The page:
Skillshare teacher Sonia Nicolson used a folder with clear sheet protectors, placing printed sheets inside. Switching the order in this portfolio is as easy as sliding the paper out and replacing it with a different one. You can also use the sheet protectors to display artwork of irregular size or other materials.
In another example from Lauren Poole, this 3-ring binder holds hole punched sheet protectors, making it even easier to switch the pages around. Lauren included printed illustrations of her surface patterns, as well as fabric swatches to demonstrate how the patterns look in real life.
Handbound Portfolio Book
Another DIY option is to bind your own portfolio book. You can include original artwork (as long as you don’t mind that it will stay there permanently) or print copies of your art.
Skillshare teacher Nikki Jouppe shows how to make an art journal by combining her artwork into a spiral notebook using a binding machine.
Skillshare teacher Bonnie Christine has an entire Skillshare class on how to bind your own creative portfolio.
Professionally Printed Portfolio Book
If your work is done digitally, you’ll need to print it before placing it in a physical art portfolio. Instead of printing it at home, consider designing and ordering a custom portfolio book. A portfolio like this will look and feel very professional and will really make you stand out among other candidates.
Skillshare teacher Aga Kobylinska used InDesign to create layouts that showcase her surface patterns and got them printed into a hardcover book.
Skillshare teacher Tessie Fay Snow put together a hardcover portfolio book, which she brings to meetings with art directors.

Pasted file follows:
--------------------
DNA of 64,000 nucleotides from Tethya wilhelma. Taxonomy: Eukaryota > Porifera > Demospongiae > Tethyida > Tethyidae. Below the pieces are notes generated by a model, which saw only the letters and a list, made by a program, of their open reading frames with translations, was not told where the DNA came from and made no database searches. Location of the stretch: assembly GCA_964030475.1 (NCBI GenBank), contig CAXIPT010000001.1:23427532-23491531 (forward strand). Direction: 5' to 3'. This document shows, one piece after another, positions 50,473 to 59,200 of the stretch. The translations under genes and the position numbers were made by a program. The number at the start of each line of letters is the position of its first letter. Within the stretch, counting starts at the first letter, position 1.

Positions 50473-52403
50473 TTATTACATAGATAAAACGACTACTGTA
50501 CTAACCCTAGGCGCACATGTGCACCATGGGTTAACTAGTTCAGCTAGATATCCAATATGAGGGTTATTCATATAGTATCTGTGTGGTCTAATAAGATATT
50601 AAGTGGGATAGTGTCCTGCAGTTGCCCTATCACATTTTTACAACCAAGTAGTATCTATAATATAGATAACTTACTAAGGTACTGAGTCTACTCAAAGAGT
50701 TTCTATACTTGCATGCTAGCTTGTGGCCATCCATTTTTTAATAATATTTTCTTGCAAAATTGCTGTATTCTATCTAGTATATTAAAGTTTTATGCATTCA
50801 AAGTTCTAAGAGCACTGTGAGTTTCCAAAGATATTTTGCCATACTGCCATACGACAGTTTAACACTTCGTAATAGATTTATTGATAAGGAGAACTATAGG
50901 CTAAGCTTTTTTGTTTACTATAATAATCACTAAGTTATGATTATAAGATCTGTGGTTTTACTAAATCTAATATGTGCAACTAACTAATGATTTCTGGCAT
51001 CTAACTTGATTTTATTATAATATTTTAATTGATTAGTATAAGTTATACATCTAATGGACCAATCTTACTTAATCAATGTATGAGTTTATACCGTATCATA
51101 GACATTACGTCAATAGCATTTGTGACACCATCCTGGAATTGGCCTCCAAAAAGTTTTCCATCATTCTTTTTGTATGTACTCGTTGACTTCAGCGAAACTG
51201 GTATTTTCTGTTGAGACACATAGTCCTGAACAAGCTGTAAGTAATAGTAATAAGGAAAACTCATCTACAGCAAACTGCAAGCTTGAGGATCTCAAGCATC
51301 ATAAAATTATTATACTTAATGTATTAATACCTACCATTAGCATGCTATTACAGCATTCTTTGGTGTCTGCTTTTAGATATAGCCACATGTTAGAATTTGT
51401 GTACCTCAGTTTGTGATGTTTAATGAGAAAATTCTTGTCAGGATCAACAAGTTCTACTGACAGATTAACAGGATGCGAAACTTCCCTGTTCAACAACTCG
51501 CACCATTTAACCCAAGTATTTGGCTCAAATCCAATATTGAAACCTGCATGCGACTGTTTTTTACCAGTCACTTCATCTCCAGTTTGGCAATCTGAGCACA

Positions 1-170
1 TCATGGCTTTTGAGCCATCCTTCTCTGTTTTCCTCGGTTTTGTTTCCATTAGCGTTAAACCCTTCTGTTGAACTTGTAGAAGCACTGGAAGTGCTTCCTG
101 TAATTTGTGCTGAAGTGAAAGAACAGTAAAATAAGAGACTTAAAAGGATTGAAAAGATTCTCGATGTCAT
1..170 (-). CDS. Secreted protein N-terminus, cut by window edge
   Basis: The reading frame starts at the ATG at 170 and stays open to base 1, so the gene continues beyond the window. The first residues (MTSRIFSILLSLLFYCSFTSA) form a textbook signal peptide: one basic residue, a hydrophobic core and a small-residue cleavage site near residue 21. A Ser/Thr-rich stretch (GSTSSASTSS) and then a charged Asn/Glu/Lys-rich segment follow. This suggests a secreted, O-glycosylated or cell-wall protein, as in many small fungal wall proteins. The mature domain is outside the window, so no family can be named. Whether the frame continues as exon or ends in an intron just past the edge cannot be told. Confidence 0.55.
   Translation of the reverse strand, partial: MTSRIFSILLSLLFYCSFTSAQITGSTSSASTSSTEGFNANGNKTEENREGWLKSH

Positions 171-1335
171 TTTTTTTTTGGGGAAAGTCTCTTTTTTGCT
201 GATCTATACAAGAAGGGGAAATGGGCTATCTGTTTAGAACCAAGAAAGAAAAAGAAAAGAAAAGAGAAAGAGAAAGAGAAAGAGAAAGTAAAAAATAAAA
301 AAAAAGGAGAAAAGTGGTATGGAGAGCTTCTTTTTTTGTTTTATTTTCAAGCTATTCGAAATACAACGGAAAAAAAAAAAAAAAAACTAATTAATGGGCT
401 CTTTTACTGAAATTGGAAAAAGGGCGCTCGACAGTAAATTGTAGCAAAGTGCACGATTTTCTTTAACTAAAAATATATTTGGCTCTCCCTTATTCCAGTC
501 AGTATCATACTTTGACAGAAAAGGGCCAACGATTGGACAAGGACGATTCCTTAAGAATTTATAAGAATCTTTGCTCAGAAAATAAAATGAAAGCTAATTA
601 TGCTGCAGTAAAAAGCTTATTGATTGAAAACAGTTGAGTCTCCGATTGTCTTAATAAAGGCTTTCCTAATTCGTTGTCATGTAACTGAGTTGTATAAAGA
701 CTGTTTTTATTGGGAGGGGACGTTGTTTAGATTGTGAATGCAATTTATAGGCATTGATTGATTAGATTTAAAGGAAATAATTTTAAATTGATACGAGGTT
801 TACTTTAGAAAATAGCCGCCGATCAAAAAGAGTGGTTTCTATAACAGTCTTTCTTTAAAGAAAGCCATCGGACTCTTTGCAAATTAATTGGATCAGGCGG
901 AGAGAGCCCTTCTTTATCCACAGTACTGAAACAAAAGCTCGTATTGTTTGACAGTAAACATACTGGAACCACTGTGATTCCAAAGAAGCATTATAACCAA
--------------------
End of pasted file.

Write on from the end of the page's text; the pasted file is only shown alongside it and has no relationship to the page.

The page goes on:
Tessie also created a much shorter booklet version of her portfolio and printed multiple copies. She can leave these booklets with art directors, so they have something to refer to after the meeting is over.
Stacks of Loose Sheets
In some cases, it might make sense to just bring a stack of loose sheets in place of a portfolio book or folder. For example, if you’re licensing art to a company, the person you’re meeting with may wish to move papers around and try out different combinations of designs.
Skillshare teacher Sandra Mejia printed her surface patterns on loose sheets of paper, making sure to include her branding and contact information on the bottom of each sheet.
Skillshare teacher Stacie Bloomfield includes color swatches on the bottom of each sheet to help streamline her clients’ decision making process.
Get Started On Your Own Physical Art Portfolio
There is no right or wrong way to create a physical art portfolio. As long as it showcases who you are as a creative and what you’re capable of, it will help you shine in every important meeting.
But don’t wait to have a meeting scheduled to put together your portfolio. Start thinking now about what your favorite projects have been and create a special place for them, both online and in physical format. You never know when someone might be interested in seeing your portfolio and what opportunities it could lead to!
Prep for Success
Art & Design, Portfolio Preparation